GREELEY, Colorado — A Greeley man convicted of killing two people in 2020, including a well-known Greeley-based trumpet player, will spend the rest of his life in prison.
A jury convicted Kevin Eastman late Wednesday afternoon after a three-week trial. He was found guilty of:
- 2 counts of first-degree murder
- 2 counts of tampering with a deceased human body
- 2 counts of tampering with physical evidence
Stanley Scott Sessions, 53, of Greeley, was found dead on Feb. 10, 2020, near the road in the area of Old Flowers Road and Pingree Park Road in Bellevue, according to the Larimer County Sheriff's Office.
>The video above aired in 2020 shortly after Sessions' death.
Sessions was a well-known Northern Colorado musician who sang and played trumpet as one of the main members of the Denver band The Movers & Shakers.
Six days later, Eastman was arrested in connection with Sessions' death.
As part of that investigation, a search warrant was executed at a house in the 26700 block of Weld County Road 45, just off U.S. 34 between Greeley and Kersey.
During the search of the home, deputies found the body of Heather Franks.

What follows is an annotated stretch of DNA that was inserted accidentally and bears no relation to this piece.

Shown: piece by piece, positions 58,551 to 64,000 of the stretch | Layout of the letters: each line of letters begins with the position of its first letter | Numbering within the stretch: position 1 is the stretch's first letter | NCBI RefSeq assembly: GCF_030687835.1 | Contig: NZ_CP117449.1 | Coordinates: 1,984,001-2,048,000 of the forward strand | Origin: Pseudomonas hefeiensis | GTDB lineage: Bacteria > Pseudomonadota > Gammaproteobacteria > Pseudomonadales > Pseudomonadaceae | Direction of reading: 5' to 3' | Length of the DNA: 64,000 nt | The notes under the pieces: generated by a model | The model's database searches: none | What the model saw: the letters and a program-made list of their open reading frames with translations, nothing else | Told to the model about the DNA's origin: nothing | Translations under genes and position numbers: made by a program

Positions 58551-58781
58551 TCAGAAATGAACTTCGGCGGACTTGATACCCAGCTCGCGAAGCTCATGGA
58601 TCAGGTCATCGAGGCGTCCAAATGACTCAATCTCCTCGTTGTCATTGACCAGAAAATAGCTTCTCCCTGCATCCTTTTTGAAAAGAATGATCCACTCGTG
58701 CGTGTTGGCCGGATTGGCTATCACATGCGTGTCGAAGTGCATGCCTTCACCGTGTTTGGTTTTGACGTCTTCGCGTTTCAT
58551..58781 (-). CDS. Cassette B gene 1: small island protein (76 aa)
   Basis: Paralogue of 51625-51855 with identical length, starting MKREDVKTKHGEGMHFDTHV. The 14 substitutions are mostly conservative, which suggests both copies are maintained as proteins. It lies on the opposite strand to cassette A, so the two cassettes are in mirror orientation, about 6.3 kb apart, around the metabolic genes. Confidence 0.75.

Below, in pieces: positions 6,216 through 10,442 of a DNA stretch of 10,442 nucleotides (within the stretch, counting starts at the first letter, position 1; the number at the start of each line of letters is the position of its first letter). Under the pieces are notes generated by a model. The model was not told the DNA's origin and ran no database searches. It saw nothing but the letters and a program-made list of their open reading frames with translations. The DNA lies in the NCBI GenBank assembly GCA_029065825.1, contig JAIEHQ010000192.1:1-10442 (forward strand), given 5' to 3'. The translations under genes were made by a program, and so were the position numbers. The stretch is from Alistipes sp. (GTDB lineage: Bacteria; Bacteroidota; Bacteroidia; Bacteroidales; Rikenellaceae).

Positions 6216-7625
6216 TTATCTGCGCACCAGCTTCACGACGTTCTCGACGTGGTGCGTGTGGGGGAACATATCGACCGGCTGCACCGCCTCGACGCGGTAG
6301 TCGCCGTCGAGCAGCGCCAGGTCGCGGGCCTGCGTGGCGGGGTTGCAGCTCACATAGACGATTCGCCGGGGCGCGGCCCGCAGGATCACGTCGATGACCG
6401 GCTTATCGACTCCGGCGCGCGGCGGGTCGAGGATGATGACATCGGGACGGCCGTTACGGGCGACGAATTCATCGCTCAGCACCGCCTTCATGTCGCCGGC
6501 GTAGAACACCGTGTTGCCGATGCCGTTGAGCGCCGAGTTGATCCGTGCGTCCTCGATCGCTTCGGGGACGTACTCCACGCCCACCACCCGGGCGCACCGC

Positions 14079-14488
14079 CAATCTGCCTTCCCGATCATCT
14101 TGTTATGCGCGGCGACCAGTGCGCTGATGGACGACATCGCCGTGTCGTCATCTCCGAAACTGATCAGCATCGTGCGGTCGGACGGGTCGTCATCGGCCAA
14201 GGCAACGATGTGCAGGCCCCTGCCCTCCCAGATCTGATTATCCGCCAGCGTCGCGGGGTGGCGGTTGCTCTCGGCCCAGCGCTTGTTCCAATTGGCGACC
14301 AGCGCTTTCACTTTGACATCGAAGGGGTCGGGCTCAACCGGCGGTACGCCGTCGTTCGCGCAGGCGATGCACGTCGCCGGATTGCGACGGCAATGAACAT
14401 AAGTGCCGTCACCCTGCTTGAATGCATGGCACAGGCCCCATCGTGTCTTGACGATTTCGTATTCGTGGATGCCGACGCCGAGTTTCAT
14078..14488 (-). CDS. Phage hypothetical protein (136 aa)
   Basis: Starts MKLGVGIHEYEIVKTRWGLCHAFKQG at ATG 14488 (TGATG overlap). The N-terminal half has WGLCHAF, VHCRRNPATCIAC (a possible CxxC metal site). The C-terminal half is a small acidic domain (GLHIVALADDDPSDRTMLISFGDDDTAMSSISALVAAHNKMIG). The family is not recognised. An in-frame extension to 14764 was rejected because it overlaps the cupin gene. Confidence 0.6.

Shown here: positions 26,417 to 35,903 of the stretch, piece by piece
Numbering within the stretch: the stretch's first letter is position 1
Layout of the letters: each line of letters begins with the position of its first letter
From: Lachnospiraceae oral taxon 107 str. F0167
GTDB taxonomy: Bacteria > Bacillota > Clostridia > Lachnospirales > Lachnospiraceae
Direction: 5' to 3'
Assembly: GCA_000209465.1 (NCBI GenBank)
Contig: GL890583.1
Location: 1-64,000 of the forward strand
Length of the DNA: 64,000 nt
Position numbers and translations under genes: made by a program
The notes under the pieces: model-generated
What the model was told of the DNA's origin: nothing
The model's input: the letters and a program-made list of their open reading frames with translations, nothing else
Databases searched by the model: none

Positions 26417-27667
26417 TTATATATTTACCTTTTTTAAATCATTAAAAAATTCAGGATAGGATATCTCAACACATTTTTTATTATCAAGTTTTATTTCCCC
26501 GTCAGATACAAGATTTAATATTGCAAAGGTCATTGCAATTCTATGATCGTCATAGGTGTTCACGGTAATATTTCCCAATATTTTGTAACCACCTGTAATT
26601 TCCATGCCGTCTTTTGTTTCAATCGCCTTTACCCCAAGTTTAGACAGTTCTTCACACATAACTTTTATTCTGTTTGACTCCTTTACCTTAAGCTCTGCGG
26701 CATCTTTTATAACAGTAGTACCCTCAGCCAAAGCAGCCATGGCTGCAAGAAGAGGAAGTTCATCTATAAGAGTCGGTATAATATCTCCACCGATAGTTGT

Weld District Court Judge Marcello Kopcow sentenced Eastman on Thursday to two consecutive life sentences and an additional 27 years in the Colorado Department of Corrections.
During the sentencing, the court heard from community members, as well as family and friends of the two victims.
“He started a chain reaction that I’m sure he doesn’t know anything about,” said Scott Sessions’ father, Stanley Sessions. “What he did was he caused our family the most anguish that you can ever impose on a family.”
Franks' son, Alexander McLaughlin, also spoke during the sentencing hearing and shared a heartfelt victim impact statement with the court.
“My mom was more than just my mom,” McLaughlin said. “She was my best friend. The memories we had together I will cherish forever. I miss her every day and will continue to miss her every day.”
Stanley Sessions said that during the past two years, he has worked on forgiving the defendant because he “doesn’t want to carry his burden” for his heinous and vicious acts.
“Mr. Eastman, I have no quarrel with you,” he said. “I hope and pray that you take advantage of the services in the prison system, and that you will find God in your life, and that you’ll find a way to become a better person. You still have a chance, but that’s not up to us.”
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